The GP Committee at DAUK wrote to the CQC on December 12 to call for inspections to be placed on hold while we deal with the pandemic:
Dear Ian Trenholm,
We are writing to you regarding the resumption of CQC inspections for GP surgeries across the country. On March 16 , the CQC announced that annual inspections would be paused in light of the pandemic, a decision that was welcomed by several GP groups including the RCGP.
Primary care is under a huge deal of strain at the moment. The recruitment, retention and workforce issues which pre-date the global COVID-19 pandemic are still present. On top of that GP surgeries have had to deal with an almost overnight shift into new remote ways of working, managing rising workloads and patient demand, dealing with the backlog of patients from secondary care who have been lost to follow-up or had routine outpatient treatment delayed.
We were therefore dismayed to note inspections were resumed as early as July. Our concerns are now growing as we are now well into the throes of the second wave of the pandemic, and trying to roll out the largest ever vaccine campaign, of a new novel vaccine, in the hardest winter the NHS has ever seen, as well as provide routine work.
To expect colleagues to then face the additional stress and added administrative burden of a CQC inspection is unrealistic and provides GPs with none of the support or morale boost that they need, having worked above and beyond for the last nine months during this pandemic.
It is shocking to us to hear that our colleagues are not only shouldering these compounded stressors, but that in some cases it has led to them becoming physically unwell as a result. We have just been contacted regarding a GP working in Kent, who was rushed to hospital with acute chest pain following an incredibly stressful CQC inspection. During such unprecedented times when we are not only working to keep our patients safe, but seeing colleagues around us fall ill and succumb to COVID-19, it is difficult to see how the commencement of such inspections is justified.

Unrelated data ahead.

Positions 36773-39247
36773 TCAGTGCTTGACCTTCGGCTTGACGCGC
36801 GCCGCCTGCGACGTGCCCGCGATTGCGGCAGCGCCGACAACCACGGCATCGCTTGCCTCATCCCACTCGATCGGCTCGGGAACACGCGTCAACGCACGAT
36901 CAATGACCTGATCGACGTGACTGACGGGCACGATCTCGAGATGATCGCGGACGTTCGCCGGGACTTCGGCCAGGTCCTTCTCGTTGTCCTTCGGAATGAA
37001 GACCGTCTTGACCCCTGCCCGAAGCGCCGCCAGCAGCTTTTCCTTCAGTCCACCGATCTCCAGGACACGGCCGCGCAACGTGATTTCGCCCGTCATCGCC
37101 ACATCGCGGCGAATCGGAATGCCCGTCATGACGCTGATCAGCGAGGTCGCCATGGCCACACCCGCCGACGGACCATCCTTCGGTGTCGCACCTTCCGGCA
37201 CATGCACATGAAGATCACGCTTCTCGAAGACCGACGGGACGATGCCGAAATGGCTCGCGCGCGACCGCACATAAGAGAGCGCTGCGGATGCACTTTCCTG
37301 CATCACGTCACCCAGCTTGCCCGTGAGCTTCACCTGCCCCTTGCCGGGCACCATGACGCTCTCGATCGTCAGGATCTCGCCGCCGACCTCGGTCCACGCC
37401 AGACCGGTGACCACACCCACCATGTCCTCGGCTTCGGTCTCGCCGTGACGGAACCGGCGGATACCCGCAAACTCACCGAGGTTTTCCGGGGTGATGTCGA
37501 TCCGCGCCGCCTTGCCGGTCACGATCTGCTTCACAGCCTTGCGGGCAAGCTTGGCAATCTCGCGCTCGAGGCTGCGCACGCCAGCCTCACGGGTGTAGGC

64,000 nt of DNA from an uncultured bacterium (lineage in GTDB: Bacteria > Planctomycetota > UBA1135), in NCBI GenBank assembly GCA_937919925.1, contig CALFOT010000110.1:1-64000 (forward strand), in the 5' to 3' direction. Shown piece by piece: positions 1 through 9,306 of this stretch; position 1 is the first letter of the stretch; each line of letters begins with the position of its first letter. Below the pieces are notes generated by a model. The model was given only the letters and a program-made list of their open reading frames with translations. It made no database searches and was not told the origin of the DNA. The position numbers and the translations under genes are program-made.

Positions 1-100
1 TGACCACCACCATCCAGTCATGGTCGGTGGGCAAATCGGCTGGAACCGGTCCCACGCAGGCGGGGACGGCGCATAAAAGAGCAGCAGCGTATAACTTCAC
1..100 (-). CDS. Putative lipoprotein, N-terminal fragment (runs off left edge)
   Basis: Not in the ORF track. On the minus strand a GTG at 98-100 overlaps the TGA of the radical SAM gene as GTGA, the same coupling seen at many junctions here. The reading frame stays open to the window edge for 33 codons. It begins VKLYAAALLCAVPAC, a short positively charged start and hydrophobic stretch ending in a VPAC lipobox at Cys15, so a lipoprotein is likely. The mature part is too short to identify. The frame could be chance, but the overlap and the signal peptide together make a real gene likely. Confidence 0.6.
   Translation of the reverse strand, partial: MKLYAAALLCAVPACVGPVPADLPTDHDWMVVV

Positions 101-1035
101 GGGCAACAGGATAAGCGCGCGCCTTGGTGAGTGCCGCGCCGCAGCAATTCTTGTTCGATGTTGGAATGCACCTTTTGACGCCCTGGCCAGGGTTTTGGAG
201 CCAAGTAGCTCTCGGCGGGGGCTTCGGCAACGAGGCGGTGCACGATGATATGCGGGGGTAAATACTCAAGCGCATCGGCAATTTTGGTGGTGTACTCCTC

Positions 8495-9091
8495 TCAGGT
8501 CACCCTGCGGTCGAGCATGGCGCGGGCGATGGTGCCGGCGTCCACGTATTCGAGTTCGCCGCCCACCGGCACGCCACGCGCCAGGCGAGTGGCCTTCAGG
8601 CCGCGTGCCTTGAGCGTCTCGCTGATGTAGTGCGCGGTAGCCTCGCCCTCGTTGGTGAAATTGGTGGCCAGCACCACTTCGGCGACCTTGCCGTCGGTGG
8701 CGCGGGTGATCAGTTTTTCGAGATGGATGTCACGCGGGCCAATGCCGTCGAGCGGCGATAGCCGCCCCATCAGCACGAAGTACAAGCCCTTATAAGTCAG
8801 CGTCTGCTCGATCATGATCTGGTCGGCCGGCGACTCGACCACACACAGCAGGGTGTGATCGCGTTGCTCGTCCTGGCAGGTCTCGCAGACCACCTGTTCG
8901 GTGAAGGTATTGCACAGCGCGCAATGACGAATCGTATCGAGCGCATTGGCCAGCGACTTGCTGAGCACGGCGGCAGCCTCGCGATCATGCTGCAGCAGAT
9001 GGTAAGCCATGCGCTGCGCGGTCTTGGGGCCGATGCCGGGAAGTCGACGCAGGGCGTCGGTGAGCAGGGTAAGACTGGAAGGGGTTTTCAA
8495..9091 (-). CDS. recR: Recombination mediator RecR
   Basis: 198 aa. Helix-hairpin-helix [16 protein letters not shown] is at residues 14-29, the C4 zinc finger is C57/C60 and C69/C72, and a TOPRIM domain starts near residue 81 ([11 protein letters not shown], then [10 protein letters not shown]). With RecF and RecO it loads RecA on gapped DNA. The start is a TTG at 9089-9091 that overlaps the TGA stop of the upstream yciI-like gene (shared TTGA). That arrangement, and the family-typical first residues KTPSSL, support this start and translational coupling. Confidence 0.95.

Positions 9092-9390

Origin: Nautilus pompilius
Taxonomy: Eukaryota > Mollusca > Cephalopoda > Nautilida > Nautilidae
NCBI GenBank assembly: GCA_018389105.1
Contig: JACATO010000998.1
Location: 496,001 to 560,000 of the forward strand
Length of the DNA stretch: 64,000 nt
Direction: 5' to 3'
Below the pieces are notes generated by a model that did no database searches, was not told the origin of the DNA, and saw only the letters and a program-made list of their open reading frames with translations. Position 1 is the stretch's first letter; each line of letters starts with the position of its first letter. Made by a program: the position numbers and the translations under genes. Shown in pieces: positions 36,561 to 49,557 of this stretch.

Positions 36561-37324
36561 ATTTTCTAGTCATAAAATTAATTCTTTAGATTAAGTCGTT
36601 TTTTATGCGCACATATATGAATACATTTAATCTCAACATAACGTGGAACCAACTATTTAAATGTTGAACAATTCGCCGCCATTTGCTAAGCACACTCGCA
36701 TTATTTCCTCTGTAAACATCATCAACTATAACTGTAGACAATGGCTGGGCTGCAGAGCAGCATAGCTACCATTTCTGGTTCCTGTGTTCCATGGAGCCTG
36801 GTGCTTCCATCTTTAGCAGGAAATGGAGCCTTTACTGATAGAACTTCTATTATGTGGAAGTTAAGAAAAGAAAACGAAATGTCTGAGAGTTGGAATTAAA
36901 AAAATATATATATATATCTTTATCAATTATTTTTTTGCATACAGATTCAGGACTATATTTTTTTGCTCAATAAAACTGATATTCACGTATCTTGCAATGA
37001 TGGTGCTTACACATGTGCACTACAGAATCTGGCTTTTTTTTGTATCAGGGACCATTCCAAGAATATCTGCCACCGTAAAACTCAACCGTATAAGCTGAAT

This betrays a lack of trust in GPs, and is not what it is needed right now. As we rely on primary care to successfully lead us through a novel vaccination campaign larger than any the NHS has ever seen, the government and regulatory bodies need to put their faith and trust in primary care, and expecting inspections to go on whilst GPs are juggling these additional stressful factors simply does not relay a message of confidence in primary care.
We recognise that inspection and regulation is a vitally important part of ensuring good standards of care across the nation, however we feel that these processes need to resume outside of a global pandemic. Unprecedented times require an unprecedented approach.
We therefore call on you to halt and delay CQC inspections until such time as the healthcare system is back to its normal function, and GPs are better able to evidence the consistent quality of care they have been providing during this time.
The Doctors’ Association UK GP Committee